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French on mission to woo bankers from UK after Brexit

Opposition legislators are attempting to amend a bill currently before Parliament that authorises the start of EU exit talks, seeking to ensure they get a say on the final divorce deal.

By: AP | London |
February 7, 2017 9:12:15 am

A team of French officials went to London today on a mission to make Paris the European Union’s financial hub once Britain leaves the EU. Officials including Paris Deputy Mayor Jean-Louis Missika and Valerie Pecresse, head of the wider Ile-de-France region, met with representatives of firms based in the City, London’s financial district. Many banks and other firms are considering moving jobs from London once the UK leaves the 28-nation bloc and its single market in goods and services. Frankfurt is also trying to woo companies away from Britain, but Pecresse says Paris has the advantage in culture and lifestyle. She asked reporters: “When was the last time you took your partner off for a weekend in Frankfurt?” Missika said Brexit was a “once-in-a-century opportunity” for Paris. Some companies say France’s robust labour protections and tough regulations are a deterrent, but Missika said “we have started to change our regulations”.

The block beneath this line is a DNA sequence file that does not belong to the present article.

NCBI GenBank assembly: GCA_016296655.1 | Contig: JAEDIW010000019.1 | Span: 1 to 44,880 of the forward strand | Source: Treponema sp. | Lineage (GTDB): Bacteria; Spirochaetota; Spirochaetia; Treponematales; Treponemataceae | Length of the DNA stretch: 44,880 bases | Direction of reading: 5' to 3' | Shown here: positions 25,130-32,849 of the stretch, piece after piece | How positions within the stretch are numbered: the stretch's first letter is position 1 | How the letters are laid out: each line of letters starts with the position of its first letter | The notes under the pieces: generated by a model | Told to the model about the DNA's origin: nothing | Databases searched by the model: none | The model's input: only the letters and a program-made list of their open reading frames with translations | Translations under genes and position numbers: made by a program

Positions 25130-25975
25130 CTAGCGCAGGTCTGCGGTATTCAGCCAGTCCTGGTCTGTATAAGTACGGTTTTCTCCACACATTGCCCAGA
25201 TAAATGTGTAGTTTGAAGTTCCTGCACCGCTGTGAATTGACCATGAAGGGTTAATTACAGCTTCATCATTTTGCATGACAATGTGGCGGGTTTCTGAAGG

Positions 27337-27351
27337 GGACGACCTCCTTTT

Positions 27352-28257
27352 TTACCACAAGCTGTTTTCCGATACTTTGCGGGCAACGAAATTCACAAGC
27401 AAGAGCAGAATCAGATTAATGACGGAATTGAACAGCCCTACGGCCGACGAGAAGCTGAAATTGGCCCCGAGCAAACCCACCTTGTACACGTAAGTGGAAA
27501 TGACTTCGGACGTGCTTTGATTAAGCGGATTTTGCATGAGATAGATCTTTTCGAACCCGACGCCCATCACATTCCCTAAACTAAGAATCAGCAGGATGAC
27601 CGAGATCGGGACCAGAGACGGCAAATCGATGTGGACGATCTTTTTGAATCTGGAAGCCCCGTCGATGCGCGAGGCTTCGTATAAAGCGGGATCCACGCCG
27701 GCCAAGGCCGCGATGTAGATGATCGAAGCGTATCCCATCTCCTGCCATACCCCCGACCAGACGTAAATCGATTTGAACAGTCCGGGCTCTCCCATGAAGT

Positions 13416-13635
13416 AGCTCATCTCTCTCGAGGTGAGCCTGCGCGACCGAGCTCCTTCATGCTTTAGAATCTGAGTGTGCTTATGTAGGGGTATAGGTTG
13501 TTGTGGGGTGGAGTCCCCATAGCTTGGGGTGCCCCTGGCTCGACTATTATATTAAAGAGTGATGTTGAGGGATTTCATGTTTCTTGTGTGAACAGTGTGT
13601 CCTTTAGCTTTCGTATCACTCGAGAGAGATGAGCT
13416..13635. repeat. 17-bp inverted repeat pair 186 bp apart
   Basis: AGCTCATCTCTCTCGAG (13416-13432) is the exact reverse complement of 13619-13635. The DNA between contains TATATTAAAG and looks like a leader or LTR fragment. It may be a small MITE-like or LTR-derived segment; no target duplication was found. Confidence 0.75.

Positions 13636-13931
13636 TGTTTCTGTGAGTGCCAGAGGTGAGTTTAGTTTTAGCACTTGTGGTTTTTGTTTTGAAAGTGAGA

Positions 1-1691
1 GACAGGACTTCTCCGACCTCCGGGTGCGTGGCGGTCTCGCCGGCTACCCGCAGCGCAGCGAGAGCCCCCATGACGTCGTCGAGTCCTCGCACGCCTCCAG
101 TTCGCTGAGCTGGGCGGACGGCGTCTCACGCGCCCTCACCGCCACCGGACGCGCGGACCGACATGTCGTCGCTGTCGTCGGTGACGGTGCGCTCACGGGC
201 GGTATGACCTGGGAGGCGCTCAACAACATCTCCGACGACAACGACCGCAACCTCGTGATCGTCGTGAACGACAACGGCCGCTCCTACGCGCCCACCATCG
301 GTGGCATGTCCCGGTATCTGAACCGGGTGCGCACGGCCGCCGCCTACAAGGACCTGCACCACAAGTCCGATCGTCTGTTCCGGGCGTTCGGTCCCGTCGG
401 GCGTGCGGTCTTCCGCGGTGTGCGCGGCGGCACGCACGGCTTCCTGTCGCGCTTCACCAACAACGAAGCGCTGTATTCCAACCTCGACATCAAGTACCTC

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“We are here to show what Paris has to offer, we are also here to listen,” he said. Britain’s Conservative government plans to trigger two years of EU exit talks by March 31, and says it wants to retain the closest possible trade ties with the bloc once it leaves.

Pro-EU lawmakers in Britain fear the government has made that impossible by insisting on a “hard Brexit” in which the UK leaves the EU single market and customs union in order to halt the free movement of people from other member states to Britain.

Opposition legislators are attempting to amend a bill currently before Parliament that authorises the start of EU exit talks, seeking to ensure they get a say on the final divorce deal. But lawmakers voted overwhelmingly to back the bill in its first House of Commons test last week, and it is unlikely many will change their minds when it comes up for vote again on Wednesday.

Prime Minister Theresa May said today that lawmakers should respect voters’ choice to leave the EU. “Our European partners now want to get on with the negotiations. So do I, and so does this House,” she said.

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